House accepts education-related bill regarding pension costs, rejects tuition waiver legislation
Republican representatives accepted one education-related bill regarding pension costs and rejected one about tuition waivers during a lengthy House floor debate.
HB4684, backed by Rep. Robert Martwick (D-Chicago), would give the authority to a comptroller to intercept delinquent payments to participating employers in the state university retirement system when granting a salary increase that exceeds the 6 percent cap. It was presented in the chamber March 7.
Rep. Peter Breen (R-Lombard) wanted to know the genesis of the bill and which entities exactly violated it since from his review, it is not just community colleges but also Chicago State University, which is somewhat funded by property taxes.
“So they have taken bad actions; however, we have to figure out a way to pay for their bad actions,” Breen asked.
“In a matter of speaking, that is exactly right,” Martwick answered.
Though Reps. Mark Batinick (R-Plainfield), Allen Skillicorn (R-East Dundee) and Steven Reick (R-Woodstock) had just one question before they all expressed their support, Rep. Jeanne Ives (R-Wheaton) did not.
Ives, on the other hand, had much to say about the bill, noting in committee the discussion over HB4684 was really about a mere $13,000 Chicago State University owes the state over “highly overcompensated individuals,” rather than the problematic pension crisis lawmakers should really be focusing on.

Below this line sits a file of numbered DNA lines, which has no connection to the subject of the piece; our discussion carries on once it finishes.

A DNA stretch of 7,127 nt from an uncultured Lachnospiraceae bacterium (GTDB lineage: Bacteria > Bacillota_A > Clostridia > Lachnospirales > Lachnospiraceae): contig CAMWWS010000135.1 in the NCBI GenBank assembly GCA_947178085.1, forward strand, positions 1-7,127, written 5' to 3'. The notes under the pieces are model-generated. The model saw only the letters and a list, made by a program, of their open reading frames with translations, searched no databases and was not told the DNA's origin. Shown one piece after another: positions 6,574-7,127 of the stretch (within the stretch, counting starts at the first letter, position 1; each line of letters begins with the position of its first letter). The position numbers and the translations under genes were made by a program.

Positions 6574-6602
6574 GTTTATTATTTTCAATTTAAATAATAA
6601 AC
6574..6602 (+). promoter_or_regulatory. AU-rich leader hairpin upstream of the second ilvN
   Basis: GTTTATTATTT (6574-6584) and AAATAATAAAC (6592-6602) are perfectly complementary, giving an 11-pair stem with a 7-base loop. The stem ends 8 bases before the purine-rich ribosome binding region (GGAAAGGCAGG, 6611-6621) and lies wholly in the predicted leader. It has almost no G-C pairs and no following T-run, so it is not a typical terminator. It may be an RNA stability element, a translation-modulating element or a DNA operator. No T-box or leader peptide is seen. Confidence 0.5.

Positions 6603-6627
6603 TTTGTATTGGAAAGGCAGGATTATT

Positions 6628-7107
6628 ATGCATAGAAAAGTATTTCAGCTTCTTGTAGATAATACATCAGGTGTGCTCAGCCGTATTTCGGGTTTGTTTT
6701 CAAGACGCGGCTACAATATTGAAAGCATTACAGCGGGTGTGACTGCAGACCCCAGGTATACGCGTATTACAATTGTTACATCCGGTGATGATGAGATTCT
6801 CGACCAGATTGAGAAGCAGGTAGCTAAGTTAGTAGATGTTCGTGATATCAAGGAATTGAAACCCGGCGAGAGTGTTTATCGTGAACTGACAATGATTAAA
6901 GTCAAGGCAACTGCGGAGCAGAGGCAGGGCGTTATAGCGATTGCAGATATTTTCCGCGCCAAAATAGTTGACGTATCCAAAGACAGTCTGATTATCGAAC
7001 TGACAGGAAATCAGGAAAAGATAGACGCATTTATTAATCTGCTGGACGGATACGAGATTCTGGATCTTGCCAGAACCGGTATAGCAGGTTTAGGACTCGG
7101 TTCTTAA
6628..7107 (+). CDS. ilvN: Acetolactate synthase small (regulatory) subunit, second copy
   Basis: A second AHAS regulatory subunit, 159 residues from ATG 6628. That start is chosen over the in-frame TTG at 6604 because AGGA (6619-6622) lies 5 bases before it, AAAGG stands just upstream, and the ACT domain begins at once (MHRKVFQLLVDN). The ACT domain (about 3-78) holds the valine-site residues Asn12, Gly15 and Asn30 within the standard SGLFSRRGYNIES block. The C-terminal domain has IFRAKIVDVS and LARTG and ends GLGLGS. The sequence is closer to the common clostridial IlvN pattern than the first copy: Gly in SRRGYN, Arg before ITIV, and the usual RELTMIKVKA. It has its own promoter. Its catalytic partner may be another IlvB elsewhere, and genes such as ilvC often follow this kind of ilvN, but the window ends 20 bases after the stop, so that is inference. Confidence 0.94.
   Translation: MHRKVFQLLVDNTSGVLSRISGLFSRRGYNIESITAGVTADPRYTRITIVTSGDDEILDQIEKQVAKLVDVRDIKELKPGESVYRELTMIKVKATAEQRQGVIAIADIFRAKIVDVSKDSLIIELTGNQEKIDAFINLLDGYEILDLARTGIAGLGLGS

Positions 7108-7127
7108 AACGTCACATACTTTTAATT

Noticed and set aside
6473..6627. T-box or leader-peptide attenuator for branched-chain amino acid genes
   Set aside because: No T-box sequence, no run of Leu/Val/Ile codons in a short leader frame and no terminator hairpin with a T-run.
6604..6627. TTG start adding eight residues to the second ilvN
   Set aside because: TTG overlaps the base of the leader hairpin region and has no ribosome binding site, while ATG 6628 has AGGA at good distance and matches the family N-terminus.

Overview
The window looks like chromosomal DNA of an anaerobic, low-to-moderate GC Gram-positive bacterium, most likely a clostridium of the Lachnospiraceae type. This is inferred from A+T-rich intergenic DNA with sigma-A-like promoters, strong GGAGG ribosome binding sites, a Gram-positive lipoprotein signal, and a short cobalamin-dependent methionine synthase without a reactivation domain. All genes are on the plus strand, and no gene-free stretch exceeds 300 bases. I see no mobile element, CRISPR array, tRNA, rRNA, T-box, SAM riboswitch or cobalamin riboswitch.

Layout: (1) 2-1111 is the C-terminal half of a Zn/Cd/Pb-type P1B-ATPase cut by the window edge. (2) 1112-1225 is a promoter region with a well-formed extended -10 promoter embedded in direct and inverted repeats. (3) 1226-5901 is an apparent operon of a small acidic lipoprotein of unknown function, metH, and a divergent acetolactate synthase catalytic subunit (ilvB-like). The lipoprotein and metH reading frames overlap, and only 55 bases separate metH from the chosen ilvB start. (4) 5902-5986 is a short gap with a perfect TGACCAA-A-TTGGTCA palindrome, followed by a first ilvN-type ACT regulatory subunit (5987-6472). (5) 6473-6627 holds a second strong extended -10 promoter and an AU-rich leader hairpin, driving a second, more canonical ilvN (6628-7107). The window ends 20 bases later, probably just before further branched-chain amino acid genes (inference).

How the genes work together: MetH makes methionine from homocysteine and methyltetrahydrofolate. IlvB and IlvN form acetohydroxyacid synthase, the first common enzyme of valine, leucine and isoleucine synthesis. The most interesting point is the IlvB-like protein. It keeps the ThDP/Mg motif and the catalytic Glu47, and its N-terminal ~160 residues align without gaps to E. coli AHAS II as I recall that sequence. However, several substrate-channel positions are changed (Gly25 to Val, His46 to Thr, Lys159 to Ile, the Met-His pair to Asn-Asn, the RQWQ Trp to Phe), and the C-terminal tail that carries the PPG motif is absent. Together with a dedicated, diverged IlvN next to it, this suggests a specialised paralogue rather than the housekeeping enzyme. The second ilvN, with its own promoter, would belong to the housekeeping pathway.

“What we are not talking about here is the $130 billion pension debt that we are in, that’s what we are not talking about, and that half of our support to higher education goes only to pensions,” Ives said.
There has not been a substantial bill on Illinois pension in committee yet this year, she said, and yet they are quibbling over $13,000 when the state is sitting on “billions and billions of dollars of unfunded pension liabilities that have sate here and festered for decades under the whole system.”
Getting out her phone, Ives read off a financial report to put the matter in context, noting taxpayers have subsidized $6.9 billion in pension debt over the last decade, and in 2014, $1.5 billion came out of taxes and student tuition payments.
“In 2014 it was five times what employees themselves contributed to their own retirement funds,” Ives said. “Employees contributed on average $4,077, taxpayers contributed over $21,000 per employee.”
Ives said she would support the bill that passed 106-0.
Another school-related piece of legislation did not see the same support. Failing 37-60, HB4235, sponsored by Rep. Bill Prichard, which mandates that a school district cannot request a mandate waiver not be modified for tuition if it is in a teacher shortage area, was not well received.
Before it failed, the backer said the underlying reason for the legislation is that every year Illinois school districts are getting more and more waivers asking to forgive tuition for out of district students.
“I don’t think there is one single school district in our state that wants open enrollment and yet we are allowing that on a more frequent basis,” Prichard said.